Geolocators reveal three consecutive wintering areas in the thrush nightingale

Robert Stach 1 , Sven Jakobsson 1 , Cecilia Kullberg 1  and Thord Fransson 2
  • 1 Department of Zoology, Stockholm University, S-106 91 Stockholm, Sweden
  • 2 Department of Vertebrate Zoology, Swedish Museum of Natural History, Box 50 007, S-104 05 Stockholm, Sweden

Geolocators reveal three consecutive wintering areas in the thrush nightingale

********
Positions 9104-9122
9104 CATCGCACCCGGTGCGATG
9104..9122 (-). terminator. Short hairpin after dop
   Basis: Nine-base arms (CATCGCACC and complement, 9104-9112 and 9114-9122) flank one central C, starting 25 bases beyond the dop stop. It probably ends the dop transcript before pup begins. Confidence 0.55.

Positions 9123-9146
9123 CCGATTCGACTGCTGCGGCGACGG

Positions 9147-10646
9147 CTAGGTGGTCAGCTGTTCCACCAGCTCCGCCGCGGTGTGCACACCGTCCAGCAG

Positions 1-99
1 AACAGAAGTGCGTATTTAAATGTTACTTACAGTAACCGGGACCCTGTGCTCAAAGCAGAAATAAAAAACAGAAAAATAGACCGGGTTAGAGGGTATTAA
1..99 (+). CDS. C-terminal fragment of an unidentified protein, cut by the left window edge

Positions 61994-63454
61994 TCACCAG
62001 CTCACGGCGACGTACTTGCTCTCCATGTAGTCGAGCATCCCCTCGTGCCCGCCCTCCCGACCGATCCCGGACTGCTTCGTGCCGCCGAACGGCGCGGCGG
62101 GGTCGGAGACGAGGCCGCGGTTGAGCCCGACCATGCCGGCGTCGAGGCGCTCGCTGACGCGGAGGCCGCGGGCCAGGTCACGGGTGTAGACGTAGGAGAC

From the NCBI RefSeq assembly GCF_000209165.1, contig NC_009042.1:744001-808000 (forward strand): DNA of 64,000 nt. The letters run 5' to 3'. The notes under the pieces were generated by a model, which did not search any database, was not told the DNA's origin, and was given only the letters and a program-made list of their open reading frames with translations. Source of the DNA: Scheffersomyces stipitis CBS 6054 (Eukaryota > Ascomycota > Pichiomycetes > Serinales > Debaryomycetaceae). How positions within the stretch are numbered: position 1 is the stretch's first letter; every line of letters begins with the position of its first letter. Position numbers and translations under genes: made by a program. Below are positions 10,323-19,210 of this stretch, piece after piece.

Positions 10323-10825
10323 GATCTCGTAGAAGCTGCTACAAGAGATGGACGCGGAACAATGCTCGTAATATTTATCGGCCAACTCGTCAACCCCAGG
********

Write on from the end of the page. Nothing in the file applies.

The winter distribution of many migratory birds wintering in tropical Africa is poorly known. After the crossing of the Sahara Desert, some long-distance migrants typically stay in the Sahel zone for an extended period before continuing migration to their main wintering areas south of the equator. Here we show how two thrush nightingales (Luscinia luscinia) fitted with light-level geolocators, after a six to seven week long stay in the Sahel zone of Sudan, moved to an intermediate area in northern Kenya for a month-long stay before continuing to their final wintering areas in southern Africa. These data indicate that thrush nightingales may use three consecutive wintering sites during their stay in Africa. The migratory movements in Africa between wintering sites are well-coordinated with high precipitation in these areas, suggesting that thrush nightingales track peaks of insect abundance occurring after rains. This three-stage wintering strategy has, to our knowledge, previously not been described, and shows that long-distance migrants can have complex wintering behaviour.

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